Vodafone, one of the three leading mobile phone carrier in Japan recently announced the opening of a 5 story store in Shibuya, Tokyo. I don't get it; how the heck do you fill 5 floors of space with mobile phones? I know there's a menagerie of models, but.. c'mon, that's ridiculous.
Apparently, this new store is a kind of center for hearing disabilities. (OK, that's one floor taken care of; four more to go) What the heck does a deaf person need with help with using her phone? You can't talk, so you use the e-mail on it: simple as that! Sure, you could use a half-fortune sending live video over the camera while you sign language away with one hand while holding the phone in the other, but why not just send text? Pretty much everyone just sends text around here anyways.
Am I missing something here?! Maybe they just wanna help make more jobs.
On that note, vegetable prices at my local super have gone up; dammit!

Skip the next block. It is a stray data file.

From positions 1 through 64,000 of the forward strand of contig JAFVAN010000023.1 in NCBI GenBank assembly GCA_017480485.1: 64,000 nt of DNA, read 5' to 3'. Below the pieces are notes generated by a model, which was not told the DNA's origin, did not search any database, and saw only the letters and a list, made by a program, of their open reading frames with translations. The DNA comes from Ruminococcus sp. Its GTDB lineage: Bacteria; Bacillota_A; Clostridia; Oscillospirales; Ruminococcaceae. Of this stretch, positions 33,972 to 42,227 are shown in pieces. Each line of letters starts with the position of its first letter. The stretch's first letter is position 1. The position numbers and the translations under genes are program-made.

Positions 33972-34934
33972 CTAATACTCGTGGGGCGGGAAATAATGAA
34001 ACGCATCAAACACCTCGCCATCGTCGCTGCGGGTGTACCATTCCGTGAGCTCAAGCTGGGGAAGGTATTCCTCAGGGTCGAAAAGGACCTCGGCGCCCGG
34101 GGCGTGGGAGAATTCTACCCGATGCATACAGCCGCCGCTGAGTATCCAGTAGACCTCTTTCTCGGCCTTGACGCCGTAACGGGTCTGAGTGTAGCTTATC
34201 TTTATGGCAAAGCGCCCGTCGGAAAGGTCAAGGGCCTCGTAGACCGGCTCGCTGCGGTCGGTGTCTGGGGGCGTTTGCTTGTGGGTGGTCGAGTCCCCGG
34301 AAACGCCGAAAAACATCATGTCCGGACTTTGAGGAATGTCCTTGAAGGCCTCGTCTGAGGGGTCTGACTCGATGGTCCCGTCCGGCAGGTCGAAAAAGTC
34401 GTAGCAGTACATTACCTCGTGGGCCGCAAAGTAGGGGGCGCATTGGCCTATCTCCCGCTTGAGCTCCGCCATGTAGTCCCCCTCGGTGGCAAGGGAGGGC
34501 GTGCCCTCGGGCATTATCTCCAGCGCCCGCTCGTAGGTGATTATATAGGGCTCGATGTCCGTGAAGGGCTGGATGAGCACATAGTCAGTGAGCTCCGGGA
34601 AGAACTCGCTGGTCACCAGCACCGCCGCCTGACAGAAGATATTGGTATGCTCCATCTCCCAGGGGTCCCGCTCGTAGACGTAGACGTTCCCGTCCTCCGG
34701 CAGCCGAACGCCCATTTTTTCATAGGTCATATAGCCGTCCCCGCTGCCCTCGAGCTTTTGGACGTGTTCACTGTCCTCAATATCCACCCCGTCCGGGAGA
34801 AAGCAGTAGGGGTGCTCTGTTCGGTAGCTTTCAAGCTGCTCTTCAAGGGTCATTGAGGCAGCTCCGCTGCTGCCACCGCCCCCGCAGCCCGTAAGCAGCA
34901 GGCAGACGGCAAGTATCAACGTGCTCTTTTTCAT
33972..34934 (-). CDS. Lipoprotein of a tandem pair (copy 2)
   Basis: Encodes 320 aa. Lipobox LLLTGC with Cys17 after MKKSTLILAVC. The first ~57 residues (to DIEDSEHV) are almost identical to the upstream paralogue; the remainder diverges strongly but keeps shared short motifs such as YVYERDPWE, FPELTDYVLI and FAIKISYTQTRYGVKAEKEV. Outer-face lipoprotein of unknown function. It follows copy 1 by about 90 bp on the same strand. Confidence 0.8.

uh, not all people with hearing disabilities are completely deaf. Some people are hard of hearing, and maybe need assistive technology to help them amplify the phone sounds. Also, there are telephones that deaf individuals use that are like text messaging machines, but they're probably designed for someone who uses it primarily for text messaging, versus people who use txt-messaging as a secondary feature.
Anyway, I'm sure phone technology will evolve to the point where we do have live web-cam type phone services mainstreamed in the future :), why not start now?
anyway :) hi, i just found your blog through kelly's webpage ~ ckcheng.com ~ so blame him for my long comment
Welcome to the talk, Julia!
Thanks very much for your comment. I believe the mobile phones for deaf people can be used to "convert" text to voice. It's kind of like those pager services where you call an operator and they convert it to text--except it's the opposite. I found out this is a service that's available in the UK.
In America, that would make more sense; but in Japan, everyone has e-mail on their phones.
Now, I think real-time communication is important, though; and this is probably what the hard-of-hearing cel services are for. E-mail isn't real-time, and dialing comes in necessary at times. Live video doesn't work to help communicate with non-sign language speakers. Hmm, I'm still not exactly sure what these hard-of-hearing services are.
Anyways, thanks for poking at this; I wouldn't have looked into it otherwise.